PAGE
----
Improved Diets Prevented more than 1 Million Premature Deaths, Study Says
Americans seem to be eating healthier.
According to a new study, there is evidence that improved diets have prevented more than one million premature deaths since 1999. The researchers believe that healthier diets have also led to the decline of diabetes, heart disease and cancer cases by 13, nine and one percent, respectively. Despite the improved numbers, the researchers concluded that overall, diets can still be improved dramatically.
"The overall American diet is still poor," author Dong Wang, said. "Huge room exists for further improvement."
For this research, the team had examined the answers gathered from seven health and nutrition surveys from 1999 to 2012. The data involved about 34,000 adults over 20-year-old.
The team found that the healthy diet rating increased from 40 to 48 during this time frame. Diets were ranked on a scale of 0 to 110, with 110 being the perfect diet in terms of health.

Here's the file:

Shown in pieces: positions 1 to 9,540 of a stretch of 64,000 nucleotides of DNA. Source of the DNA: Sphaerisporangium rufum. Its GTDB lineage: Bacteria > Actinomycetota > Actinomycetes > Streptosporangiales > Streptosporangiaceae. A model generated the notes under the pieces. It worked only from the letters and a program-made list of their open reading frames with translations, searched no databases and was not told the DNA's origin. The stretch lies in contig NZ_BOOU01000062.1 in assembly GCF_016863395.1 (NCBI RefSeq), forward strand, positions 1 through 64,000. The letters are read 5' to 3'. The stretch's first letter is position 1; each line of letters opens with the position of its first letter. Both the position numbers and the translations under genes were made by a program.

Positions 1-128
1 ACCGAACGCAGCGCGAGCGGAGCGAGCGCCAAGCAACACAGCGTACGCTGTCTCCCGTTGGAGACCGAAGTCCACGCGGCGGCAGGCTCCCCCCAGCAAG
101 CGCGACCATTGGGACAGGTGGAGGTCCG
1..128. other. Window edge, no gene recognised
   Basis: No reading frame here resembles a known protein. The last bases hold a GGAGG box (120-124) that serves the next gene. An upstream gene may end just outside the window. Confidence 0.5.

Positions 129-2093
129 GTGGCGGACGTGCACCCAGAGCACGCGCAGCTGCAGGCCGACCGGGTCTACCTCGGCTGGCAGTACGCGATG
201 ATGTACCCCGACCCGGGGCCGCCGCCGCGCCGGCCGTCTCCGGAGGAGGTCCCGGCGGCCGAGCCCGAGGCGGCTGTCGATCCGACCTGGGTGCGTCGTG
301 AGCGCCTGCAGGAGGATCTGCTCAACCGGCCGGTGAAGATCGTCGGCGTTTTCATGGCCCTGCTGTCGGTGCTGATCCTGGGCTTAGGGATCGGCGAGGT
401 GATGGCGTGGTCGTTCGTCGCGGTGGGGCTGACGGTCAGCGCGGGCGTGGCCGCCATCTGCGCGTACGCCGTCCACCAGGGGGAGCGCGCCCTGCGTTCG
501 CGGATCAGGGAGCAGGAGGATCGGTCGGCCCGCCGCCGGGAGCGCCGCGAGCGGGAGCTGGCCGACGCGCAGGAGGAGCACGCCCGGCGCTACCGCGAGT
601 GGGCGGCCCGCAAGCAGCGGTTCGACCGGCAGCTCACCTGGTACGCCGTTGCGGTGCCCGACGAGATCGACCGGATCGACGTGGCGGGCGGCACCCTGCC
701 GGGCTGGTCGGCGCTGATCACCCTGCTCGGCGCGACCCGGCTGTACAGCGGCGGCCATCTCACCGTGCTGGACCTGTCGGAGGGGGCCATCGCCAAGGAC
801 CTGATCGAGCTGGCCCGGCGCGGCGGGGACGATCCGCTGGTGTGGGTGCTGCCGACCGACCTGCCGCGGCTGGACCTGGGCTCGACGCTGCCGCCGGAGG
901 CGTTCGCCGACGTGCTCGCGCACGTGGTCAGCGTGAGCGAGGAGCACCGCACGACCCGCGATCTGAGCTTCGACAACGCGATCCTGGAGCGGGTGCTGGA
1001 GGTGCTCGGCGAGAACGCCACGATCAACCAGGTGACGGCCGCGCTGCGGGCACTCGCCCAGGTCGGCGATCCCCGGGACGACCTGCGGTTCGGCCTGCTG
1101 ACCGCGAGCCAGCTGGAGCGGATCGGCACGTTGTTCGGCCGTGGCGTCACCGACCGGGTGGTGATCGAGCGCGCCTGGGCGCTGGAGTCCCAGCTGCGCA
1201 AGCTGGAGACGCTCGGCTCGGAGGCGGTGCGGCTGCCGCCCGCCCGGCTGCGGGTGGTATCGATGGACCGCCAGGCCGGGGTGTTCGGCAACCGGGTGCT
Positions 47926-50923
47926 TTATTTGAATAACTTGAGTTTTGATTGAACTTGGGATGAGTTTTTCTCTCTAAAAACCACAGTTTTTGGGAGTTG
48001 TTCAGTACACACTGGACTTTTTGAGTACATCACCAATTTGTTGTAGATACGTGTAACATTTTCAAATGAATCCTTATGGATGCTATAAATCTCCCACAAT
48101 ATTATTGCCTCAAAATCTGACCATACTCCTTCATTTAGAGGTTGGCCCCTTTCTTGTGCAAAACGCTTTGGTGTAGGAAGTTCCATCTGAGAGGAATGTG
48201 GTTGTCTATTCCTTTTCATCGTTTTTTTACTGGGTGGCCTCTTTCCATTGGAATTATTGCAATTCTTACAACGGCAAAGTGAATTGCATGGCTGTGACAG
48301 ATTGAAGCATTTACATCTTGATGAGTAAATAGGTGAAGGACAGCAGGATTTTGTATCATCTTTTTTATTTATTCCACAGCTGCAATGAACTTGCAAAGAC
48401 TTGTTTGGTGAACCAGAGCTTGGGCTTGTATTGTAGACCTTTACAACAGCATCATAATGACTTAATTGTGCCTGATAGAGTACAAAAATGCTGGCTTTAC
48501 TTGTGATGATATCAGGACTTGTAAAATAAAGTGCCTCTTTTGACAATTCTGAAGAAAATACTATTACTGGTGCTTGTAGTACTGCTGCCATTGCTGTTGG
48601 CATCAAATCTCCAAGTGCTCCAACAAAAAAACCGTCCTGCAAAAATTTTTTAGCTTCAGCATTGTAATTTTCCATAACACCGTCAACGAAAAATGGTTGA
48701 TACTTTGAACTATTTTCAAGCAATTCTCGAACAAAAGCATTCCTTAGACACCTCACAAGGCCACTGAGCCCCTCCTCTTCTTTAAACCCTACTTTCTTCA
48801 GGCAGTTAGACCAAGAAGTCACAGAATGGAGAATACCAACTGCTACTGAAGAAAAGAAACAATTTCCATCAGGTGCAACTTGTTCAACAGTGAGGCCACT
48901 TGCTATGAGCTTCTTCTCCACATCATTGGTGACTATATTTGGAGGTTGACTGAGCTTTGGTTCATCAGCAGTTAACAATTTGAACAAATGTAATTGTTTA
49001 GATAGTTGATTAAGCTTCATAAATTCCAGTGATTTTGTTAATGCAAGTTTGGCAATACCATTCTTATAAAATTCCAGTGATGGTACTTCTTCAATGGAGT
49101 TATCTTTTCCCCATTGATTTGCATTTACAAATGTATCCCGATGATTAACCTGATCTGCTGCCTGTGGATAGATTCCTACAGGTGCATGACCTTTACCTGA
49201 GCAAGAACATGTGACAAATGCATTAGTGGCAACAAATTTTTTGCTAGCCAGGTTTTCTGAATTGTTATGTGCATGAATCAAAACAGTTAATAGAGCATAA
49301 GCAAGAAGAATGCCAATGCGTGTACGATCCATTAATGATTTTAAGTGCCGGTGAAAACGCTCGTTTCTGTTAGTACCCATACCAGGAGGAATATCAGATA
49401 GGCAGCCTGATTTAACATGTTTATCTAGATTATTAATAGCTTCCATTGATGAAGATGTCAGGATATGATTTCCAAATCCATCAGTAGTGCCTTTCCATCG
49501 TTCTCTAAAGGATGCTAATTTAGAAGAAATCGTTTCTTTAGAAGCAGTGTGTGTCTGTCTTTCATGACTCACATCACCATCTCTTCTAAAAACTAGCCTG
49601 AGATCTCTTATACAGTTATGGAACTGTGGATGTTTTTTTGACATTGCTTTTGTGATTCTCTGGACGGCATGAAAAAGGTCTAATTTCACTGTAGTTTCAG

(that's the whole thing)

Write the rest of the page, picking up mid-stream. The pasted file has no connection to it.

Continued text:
The researchers found the Americans were consuming more fruit, nuts, whole grains and polyunsaturated fatty acids. They were also eating less trans fat, red and processed meat, and drinking less sugar-sweetened beverages. The researchers noted that eating a healthier diet even for a year or two positively influenced survival rates.
The team believed that Americans were eating healthier due in large part to regulatory policies and increased education.
"The role of government action in reducing trans fats has set a successful precedent," the study authors concluded. "Policy initiatives are urgently needed to address other healthy eating components to maintain and accelerate improvements in diet- in particular, to reduce the large and growing disparities between socioeconomic groups that translate directly into greater differences in morbidity and mortality."
Although the findings suggest that Americans are eating better, other experts noted that the data relied heavily on people's memories of the foods they ate, which might not the most reliable way of gathering research.
The study was published in Health Affairs.